Example:
    <input type="text" name="number_to_display" value="<php echo absint( $number ); ?>" />
  • sanitize_text_field(): It is used to sanitize text data. This function will sanitize the input and remove invalid UTF-8 characters, convert single < characters to entity, strip all tags, remove line breaks, tabs and extra white space, and strip octets and return a string safe to be stored in the database.
    Example:
    $safe_string = sanitize_text_field ($val);
  • sanitize_title(): It is used to sanitize the title. This function will remove any HTML or PHP tags and replace all spaces with a hyphen. In WordPress, when you create a new post, it will take the title of the post and sanitize it to be used in the URL of the post. It will take a string and will return a URL slug of the string.
    Example:
    $wordpress_url = sanitize_title('Check this now');
    echo $wordpress_url; //check-this-now
  • sanitize_html_class(): It is used to sanitize the HTML Class. This function make sure that there are no invalid characters in the HTML class name.
    Example:
    echo '<div class="' . esc_attr( sanitize_html_class($post_class) ) . '">';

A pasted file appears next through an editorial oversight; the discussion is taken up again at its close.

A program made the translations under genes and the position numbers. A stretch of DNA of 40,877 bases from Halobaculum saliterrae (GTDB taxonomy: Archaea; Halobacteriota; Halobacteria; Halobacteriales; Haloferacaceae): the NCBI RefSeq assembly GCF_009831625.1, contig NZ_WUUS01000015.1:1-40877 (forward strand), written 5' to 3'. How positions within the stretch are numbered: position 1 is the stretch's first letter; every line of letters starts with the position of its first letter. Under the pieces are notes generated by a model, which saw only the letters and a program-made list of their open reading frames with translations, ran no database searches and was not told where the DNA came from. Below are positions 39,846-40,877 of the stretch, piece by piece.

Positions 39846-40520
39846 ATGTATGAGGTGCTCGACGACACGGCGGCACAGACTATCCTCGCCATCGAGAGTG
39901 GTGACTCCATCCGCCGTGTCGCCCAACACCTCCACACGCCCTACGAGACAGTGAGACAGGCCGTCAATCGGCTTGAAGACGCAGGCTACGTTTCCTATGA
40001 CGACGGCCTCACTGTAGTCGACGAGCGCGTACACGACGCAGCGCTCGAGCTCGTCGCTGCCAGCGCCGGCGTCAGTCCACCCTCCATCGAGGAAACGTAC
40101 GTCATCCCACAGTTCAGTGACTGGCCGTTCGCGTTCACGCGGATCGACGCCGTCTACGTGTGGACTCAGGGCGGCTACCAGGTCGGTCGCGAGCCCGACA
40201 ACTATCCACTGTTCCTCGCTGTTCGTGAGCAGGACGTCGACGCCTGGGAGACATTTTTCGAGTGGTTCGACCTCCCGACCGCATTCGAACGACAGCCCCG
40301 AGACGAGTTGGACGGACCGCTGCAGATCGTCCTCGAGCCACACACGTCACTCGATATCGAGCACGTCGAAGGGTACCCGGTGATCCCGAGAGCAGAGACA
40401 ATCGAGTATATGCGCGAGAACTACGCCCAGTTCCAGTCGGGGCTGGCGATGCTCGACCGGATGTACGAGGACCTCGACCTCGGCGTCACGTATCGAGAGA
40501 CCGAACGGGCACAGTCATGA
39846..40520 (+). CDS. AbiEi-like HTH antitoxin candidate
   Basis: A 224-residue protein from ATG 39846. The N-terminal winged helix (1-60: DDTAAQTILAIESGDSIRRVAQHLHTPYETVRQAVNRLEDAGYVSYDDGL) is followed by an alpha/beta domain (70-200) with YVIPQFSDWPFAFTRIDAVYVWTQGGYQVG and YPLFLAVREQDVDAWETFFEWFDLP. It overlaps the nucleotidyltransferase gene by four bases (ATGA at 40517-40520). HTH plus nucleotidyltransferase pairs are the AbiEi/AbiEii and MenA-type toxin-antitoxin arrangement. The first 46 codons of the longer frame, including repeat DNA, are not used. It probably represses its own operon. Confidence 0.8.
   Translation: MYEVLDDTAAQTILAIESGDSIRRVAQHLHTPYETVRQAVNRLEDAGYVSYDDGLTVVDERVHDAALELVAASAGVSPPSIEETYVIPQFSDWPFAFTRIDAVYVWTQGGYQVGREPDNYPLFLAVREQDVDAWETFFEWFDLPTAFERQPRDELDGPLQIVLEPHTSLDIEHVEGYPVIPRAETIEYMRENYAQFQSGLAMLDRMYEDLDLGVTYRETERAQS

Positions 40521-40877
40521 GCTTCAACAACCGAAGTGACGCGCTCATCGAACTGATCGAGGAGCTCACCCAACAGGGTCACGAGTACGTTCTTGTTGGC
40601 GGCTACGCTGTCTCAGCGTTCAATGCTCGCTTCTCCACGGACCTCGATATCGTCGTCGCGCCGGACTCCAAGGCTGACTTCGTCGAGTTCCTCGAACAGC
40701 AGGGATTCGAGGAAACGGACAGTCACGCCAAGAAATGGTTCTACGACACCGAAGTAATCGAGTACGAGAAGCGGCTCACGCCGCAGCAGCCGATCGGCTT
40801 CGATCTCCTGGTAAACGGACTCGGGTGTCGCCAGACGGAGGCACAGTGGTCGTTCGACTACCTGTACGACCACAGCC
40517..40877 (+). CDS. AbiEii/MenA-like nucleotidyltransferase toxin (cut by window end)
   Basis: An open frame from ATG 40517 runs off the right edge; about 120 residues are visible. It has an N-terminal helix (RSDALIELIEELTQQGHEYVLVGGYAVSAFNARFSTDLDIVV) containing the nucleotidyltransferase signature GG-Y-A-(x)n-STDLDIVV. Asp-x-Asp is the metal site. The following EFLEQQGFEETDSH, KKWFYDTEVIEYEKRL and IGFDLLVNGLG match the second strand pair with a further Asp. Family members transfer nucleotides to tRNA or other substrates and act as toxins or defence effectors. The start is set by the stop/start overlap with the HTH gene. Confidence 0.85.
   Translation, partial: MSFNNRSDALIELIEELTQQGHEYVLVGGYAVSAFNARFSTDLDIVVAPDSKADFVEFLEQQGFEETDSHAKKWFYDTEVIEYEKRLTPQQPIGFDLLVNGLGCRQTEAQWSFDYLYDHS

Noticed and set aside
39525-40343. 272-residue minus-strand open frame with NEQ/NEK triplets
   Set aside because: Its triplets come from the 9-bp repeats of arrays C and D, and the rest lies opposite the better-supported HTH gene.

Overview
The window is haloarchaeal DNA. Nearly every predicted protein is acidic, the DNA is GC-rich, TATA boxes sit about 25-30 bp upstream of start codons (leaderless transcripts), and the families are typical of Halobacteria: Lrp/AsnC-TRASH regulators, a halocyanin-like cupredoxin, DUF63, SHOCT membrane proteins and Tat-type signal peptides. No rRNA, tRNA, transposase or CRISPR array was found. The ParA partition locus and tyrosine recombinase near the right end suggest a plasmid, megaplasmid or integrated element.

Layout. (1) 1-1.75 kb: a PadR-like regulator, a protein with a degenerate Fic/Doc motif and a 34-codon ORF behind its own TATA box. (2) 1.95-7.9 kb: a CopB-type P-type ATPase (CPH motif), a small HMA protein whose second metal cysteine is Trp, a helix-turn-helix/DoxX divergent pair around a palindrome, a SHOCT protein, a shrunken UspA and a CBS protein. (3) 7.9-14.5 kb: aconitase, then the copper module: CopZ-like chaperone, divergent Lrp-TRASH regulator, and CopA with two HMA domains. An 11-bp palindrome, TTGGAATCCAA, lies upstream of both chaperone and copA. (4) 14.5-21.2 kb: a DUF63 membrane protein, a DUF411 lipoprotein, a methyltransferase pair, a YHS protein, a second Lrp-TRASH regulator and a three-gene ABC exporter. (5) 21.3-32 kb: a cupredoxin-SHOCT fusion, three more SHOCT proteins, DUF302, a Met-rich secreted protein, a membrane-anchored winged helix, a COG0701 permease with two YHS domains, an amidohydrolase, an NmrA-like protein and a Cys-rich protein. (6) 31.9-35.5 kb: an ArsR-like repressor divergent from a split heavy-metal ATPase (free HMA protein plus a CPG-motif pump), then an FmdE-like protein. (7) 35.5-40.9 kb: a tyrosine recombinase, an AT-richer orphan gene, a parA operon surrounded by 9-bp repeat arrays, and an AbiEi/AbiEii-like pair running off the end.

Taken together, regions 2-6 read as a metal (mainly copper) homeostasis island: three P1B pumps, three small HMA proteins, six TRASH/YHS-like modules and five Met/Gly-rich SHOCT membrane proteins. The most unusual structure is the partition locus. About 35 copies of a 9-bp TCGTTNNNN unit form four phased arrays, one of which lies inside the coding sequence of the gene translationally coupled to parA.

• sanitize_file_name(): it is used to sanitize the file name for storing. This function make sure that there are no invalid characters that are not allowed in file names and replaces any whitespace with dashed.
    Example:
    $new_filename = sanitize_file_name($val);
  • sanitize_email(): It is used to sanitize an email address. This function will strip out all characters that are not allowed in an email address and make sure that an email address only has valid characters.
    Example:
    $email = sanitize_email($val);
  • is_email(): It is used to check email address. This function check that the input data email address is a valid email address and will return a boolean value true if the email address is valid.
    Example:
    if( is_email( $val ) ) {
        // Valid email address
    } else {
        // Invalid email address
    }
  • wp_kses(): It is used to sanitize untrusted HTML element. This function verifies only defined HTML tags and attributes are allowed and everything else is stripped out.
    Example:
    $filteredHtml = wp_kses($string, $allowed_html, $allowed_protocols);

    The wp_kses function is called with 3 parameters.
    $string – The provided string to validate.
    $allowed_html – A array of allowed HTML elements.
    $allowed_protocols – Is an optional parameter of trusted protocols.

  • wp_kses_post(): It is similar to wp_kses() and is used to sanitize untrusted HTML elements. But here you don’t need to provide an array of allowed HTML tags and attributes. The list is already set by WordPress based on the allowed HTML tags in a regular WordPress post content.
    Example:
    wp_kses_post( $data );